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What Are Spider Crickets?

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You drop your glasses on the floor, and when you reach down to pick them up, a long-legged insect jumps toward your face. Unnerving, yes, but if you'd had your glasses on, you might have discovered that the insect wasn't a spider but a spider cricket. If so, you can set aside your arachnophobia and relax.

An Insect With Many Names

The spider cricket (Ceuthophilus spp.) belongs to the family Rhaphidophoridae, a long Latin word that tells you one important thing. It isn't the same family (Gryllidae) as that of field crickets and other chirpers. In fact, entomologists don't consider the spider cricket to be a true cricket.

People call the spider cricket by many names. The normally 3/4- to 1-inch-long insect has a single hump on its back like that of a dromedary, so to some people, it's a camel cricket or a camelback cricket. It likes to burrow in the ground in arid locations, and people who live there call it the cave cricket. Some folks simply refer to spider crickets as sprickets.

Do You Need to Be Afraid of Spider Crickets?

Sprickets have long legs and antennae that make them look imposing, but the brownish insects are harmless. They lack fangs, so they can't bite, and even if they could, they have no venom. If one lands on your arm, it may mistake it for food and start gnawing, but the sensation has been described as more annoying than painful. In any case, there's little chance it will stay on your arm long enough for that to happen.

You do not need to worry about chirping keeping you awake at night. The spider cricket lacks the noise-making apparatus that true crickets possess. If you hear chirping at night, it's because field crickets, house crickets or mole crickets are around.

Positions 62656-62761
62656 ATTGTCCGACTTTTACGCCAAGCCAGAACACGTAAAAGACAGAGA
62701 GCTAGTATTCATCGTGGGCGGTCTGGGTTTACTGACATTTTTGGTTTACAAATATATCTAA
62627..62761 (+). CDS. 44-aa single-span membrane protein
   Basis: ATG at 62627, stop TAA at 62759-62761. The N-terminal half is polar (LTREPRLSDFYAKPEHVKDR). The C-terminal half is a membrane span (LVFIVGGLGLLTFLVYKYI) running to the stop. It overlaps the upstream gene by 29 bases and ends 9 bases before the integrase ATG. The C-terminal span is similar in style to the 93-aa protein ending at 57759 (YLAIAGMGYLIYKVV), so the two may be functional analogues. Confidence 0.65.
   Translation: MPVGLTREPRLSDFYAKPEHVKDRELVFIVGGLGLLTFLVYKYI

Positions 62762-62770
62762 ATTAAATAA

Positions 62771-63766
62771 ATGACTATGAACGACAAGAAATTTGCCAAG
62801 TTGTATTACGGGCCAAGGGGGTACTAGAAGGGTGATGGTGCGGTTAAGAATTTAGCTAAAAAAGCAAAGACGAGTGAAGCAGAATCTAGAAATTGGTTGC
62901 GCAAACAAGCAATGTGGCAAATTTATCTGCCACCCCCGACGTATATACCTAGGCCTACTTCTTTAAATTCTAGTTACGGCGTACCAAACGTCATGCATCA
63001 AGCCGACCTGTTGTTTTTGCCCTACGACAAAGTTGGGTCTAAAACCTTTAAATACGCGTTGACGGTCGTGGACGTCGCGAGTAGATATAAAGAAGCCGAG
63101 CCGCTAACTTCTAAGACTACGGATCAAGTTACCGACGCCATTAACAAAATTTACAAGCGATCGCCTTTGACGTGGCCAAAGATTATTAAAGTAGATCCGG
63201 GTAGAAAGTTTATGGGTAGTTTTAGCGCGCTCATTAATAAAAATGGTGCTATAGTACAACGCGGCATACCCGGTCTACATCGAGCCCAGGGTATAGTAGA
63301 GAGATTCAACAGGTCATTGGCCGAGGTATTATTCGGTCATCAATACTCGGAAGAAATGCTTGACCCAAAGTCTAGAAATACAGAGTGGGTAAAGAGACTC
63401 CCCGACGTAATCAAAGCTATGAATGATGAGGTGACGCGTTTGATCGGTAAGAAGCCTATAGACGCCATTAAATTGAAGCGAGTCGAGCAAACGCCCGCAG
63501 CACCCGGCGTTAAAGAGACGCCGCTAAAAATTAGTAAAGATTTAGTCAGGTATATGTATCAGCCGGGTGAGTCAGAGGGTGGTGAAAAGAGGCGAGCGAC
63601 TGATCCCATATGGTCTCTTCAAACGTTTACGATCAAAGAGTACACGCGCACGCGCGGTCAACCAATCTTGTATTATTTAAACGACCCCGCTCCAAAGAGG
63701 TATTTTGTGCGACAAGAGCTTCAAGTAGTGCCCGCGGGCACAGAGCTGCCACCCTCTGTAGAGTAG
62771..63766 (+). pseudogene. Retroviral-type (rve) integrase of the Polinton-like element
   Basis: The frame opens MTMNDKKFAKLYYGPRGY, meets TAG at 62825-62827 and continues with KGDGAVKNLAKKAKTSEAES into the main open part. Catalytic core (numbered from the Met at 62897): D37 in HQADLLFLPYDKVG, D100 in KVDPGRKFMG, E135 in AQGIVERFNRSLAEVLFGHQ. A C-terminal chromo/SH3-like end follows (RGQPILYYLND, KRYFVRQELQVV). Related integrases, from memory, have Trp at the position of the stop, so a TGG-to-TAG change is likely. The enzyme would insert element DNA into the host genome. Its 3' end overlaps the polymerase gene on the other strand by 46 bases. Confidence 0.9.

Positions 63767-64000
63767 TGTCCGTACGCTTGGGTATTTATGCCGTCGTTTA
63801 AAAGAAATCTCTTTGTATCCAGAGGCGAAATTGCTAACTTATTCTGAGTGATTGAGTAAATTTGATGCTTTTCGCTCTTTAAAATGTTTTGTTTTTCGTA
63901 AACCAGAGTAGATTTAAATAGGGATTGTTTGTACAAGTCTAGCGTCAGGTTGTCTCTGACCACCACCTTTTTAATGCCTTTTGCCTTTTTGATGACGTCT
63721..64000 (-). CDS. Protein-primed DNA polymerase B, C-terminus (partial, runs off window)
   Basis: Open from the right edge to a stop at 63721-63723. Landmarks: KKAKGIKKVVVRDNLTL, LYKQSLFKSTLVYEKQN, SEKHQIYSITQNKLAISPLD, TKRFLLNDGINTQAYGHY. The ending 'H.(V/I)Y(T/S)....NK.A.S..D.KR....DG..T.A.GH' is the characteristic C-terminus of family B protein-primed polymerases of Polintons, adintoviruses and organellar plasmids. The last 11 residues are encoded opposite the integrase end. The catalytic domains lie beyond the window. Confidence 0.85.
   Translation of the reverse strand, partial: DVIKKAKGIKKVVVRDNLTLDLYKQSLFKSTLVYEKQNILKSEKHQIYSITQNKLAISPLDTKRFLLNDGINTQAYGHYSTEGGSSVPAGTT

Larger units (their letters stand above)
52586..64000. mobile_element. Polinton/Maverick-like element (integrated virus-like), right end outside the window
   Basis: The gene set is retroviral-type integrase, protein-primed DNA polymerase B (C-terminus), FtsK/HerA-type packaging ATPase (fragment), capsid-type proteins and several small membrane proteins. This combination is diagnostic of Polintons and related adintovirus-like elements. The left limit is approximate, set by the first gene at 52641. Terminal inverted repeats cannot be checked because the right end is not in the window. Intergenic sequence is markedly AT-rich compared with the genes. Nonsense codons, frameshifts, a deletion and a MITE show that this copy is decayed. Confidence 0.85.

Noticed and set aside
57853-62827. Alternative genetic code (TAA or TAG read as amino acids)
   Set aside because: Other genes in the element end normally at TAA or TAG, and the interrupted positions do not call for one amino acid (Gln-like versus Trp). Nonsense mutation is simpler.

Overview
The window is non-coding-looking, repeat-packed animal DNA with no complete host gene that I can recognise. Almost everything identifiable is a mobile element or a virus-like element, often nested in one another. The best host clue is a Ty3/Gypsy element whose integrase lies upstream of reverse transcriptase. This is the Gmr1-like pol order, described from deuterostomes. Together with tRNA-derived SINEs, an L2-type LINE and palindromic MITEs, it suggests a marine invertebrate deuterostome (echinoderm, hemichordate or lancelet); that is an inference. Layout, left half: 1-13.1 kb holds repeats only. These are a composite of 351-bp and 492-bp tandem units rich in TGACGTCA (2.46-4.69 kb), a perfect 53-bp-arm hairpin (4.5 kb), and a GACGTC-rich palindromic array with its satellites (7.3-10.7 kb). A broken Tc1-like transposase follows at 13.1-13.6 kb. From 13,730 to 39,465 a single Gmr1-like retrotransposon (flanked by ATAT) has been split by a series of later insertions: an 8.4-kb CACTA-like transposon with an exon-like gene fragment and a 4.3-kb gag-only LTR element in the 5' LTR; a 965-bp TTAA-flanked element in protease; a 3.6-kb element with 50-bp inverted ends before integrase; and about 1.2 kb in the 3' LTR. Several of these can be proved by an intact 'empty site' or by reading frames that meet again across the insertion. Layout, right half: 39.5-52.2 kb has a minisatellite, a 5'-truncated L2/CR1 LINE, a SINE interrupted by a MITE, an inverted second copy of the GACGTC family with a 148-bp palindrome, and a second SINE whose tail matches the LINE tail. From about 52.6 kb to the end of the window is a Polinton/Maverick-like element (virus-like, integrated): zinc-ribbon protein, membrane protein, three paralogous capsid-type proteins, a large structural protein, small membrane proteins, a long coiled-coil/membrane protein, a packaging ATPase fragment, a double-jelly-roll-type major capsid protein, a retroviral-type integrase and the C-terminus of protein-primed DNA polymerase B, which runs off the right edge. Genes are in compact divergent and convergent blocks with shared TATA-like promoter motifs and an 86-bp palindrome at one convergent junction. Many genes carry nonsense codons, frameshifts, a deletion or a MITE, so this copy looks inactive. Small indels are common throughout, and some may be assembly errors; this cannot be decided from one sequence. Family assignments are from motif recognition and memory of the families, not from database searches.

Sprickets aren't exactly benign, and they don't make good house pets. They like to eat fabric, drywall paper, wood dust, plants and even each other. They tend to collect in large numbers, so if you have an infestation, your curtains, carpets and houseplants are in danger. They live about one or two years, so a large infestation is bound to result in a messy heap of dead insect bodies given enough time.

How to Keep Sprickets Out of the House

Like any insect, the spider cricket needs moisture, and if one or more moves into your house, it will probably live in a dark corner of the basement or a cabinet. The spider cricket mates by smell, not by sound, and reproduction is fairly efficient, so it won't take long for a large colony to develop.

The best way to prevent this from happening is to seal all small entrances in the foundation with caulk or wood filler. Spread diatomaceous earth on the ground around gaps you can't seal, such as those under doors. Keeping things dry in the house by running a fan or a dehumidifier also helps.

Dealing with Sprickets in the House

The usual methods of insect control all apply to sprickets, including swatting, baiting and spraying insecticides. Besides these methods, frustrated homeowners have devised some creative approaches to dealing with an existing spider cricket infestation:

  • Distribute bowls of soapy water after drying out your house. The soap ensures the insects will sink.
  • Make sticky traps out of tape or use sticky mouse traps. Once you catch one cricket, it will become bait for others.
  • Vacuum up the ones you see and empty the bag outside.
  • Add one or two Siamese cats to your family. Crickets look like toys to them.

References

About the Author

Chris Deziel holds a Bachelor's degree in physics and a Master's degree in Humanities, He has taught science, math and English at the university level, both in his native Canada and in Japan. He began writing online in 2010, offering information in scientific, cultural and practical topics. His writing covers science, math and home improvement and design, as well as religion and the oriental healing arts.